Welcomes to the nbmagazine.co.uk stop on the blog tour for Chasing Hares by Christina James!

Here’s a little info about the book:

Gordon Bemrose, a shady local businessman who lives in a large house on an island in the River Welland, decides he can make easy money from the property by using it for Country House murder weekends. For the first, introductory, weekend he recruits ten people from very different backgrounds: Ava and Reggie Dack and Lizzie and Jackson Fox, two self-made couples from Essex; Sonia and Richard Renwick, respectively a successful beautician and her husband, who is a failed writer; Dora Westerman, a lady of indeterminate age and obviously very slender means; Amelia Baker, an English literature student; and Margarett and Colin Franklin, a mixed-race couple of modest origins whom all the others look down upon. Reluctantly assisting with the festivities are Patti Gardner, Gordon s niece, who has been roped in to speak about the work of a SOCO, and Anton Greenweal, his nephew, who has achieved instant fame on a TV reality show and will be the lead actor in a short play to be performed during the weekend. The play is central to Gordon s plans: he intends it to be based on a popular farce, but with a macabre twist as its finale.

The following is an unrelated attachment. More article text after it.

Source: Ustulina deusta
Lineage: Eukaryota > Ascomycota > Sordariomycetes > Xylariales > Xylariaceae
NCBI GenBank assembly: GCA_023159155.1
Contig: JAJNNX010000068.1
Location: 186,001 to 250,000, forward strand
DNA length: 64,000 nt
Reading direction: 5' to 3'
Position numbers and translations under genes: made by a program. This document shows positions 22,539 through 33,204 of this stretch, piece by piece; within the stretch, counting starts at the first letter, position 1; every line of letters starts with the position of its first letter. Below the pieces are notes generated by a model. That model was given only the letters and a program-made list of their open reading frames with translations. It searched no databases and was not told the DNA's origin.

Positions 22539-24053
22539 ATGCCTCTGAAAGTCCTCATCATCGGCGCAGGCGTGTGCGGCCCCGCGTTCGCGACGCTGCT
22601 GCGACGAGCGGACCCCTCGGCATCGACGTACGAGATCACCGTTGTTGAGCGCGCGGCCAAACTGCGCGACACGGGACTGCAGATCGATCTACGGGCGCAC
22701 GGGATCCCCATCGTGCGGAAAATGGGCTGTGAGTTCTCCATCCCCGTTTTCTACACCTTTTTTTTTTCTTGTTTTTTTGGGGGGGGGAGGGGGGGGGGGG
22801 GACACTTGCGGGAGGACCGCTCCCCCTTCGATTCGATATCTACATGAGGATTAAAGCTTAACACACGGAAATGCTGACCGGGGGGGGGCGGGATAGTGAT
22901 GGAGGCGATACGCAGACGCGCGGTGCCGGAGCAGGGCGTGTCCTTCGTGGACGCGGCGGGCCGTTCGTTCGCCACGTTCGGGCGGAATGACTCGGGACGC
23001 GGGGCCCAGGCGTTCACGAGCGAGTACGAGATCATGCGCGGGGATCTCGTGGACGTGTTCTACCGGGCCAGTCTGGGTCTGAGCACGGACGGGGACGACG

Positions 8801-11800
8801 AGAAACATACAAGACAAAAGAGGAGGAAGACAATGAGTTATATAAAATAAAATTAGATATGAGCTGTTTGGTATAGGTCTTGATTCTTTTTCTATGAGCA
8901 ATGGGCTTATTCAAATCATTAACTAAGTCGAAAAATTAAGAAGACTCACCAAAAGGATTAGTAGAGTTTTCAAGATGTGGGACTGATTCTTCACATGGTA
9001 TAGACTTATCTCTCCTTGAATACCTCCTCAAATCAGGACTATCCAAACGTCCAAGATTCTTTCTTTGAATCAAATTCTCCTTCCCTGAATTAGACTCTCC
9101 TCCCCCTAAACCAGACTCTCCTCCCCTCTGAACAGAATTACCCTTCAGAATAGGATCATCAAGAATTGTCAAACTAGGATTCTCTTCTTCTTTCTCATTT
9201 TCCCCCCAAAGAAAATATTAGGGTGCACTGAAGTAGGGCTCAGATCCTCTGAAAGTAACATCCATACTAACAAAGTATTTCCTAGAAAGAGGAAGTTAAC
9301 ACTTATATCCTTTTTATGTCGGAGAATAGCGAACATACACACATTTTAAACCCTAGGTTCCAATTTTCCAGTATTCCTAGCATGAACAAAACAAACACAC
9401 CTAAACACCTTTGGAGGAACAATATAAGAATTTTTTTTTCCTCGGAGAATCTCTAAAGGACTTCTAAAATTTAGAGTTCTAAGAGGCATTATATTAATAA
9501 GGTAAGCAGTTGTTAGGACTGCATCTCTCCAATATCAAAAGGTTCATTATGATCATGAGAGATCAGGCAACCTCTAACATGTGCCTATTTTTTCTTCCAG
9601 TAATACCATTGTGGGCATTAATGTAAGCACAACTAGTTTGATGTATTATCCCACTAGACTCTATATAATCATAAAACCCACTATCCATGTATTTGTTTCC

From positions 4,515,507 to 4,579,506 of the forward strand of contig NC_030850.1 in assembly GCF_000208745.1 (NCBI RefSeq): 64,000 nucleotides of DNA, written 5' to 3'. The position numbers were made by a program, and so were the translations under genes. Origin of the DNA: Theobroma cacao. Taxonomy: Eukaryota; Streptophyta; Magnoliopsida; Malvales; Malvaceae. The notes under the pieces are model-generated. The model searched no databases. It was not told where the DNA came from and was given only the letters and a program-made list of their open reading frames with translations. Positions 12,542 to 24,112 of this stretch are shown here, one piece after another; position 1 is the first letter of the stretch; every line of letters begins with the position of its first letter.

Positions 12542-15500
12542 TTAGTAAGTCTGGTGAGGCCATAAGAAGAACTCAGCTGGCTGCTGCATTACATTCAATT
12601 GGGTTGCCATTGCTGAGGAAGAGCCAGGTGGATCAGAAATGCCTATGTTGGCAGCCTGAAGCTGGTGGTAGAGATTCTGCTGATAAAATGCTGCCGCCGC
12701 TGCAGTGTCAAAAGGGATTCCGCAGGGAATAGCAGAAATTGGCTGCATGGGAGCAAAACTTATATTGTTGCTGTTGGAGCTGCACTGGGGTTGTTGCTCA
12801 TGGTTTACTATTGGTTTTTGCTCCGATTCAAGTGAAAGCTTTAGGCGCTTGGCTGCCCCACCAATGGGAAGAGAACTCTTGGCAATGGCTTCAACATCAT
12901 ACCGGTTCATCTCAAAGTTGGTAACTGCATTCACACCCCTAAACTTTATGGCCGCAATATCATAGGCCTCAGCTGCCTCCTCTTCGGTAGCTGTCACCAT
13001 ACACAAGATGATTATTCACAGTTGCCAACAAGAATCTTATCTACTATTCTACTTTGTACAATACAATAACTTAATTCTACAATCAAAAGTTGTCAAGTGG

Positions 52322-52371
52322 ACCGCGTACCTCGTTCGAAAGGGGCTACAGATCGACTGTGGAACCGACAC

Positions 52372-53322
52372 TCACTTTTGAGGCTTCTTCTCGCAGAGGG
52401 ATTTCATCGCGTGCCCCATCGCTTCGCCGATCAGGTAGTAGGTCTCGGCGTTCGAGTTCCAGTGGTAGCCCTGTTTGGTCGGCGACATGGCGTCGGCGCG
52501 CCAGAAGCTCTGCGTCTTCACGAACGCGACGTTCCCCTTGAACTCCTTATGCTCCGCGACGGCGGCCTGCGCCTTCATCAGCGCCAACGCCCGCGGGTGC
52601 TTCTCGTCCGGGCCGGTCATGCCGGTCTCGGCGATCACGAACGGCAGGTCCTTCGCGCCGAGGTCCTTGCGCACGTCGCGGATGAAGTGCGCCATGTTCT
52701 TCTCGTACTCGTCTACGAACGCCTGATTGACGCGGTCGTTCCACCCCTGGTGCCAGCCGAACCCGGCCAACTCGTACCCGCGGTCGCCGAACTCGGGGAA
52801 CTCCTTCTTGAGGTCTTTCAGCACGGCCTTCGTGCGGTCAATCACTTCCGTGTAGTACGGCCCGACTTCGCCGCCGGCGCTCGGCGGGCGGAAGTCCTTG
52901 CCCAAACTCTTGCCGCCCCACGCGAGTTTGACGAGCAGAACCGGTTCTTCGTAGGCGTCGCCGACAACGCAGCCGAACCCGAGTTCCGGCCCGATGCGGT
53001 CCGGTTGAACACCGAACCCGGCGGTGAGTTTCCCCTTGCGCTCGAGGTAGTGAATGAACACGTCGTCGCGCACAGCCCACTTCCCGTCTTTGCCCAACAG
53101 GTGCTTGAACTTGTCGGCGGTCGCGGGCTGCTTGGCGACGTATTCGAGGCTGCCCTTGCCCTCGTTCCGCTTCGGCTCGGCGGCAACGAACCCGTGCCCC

Events take an unexpected turn when a real murder takes place; and DI Yates, investigating, discovers that each of the guests had an ulterior motive for participating in the crime weekend. Everyone on the island becomes a suspect, including Patti, his former girlfriend. Meanwhile, an epidemic of hare coursing is sweeping the county. This illegal and cruel sport is pursued by cynical gamblers who bet high stakes on whose dog will catch the hare. On her way back to Spalding police station from a meeting in Bourne, DS Juliet Armstrong discovers a badly-wounded Saluki that has been abandoned by hare coursers and is determined to bring them to justice.

The eighth DI Yates novel is a modern take on the country house murder story; it also explores the crime of hare coursing, which is currently top of the agenda for police forces in Lincolnshire.

And about author Christina James:

Christina James is the author of a crime thriller series set in the Fenlands of South Lincolnshire. Her first crime novel, In the Family, finds Detective Inspector Yates investigating a cold case that leads deep into the secrets of a dysfunctional family. Almost Love, the second of the series, published in June 2013, concerns the mysterious disappearance of a veteran archaeologist. Sausage Hall, published in November 2014, deals with the exploitation of women in both Victorian England and the present day. Christina James is the pseudonym of an established non-fiction writer.

And here’s Paul Burke’s review of Chasing Hares: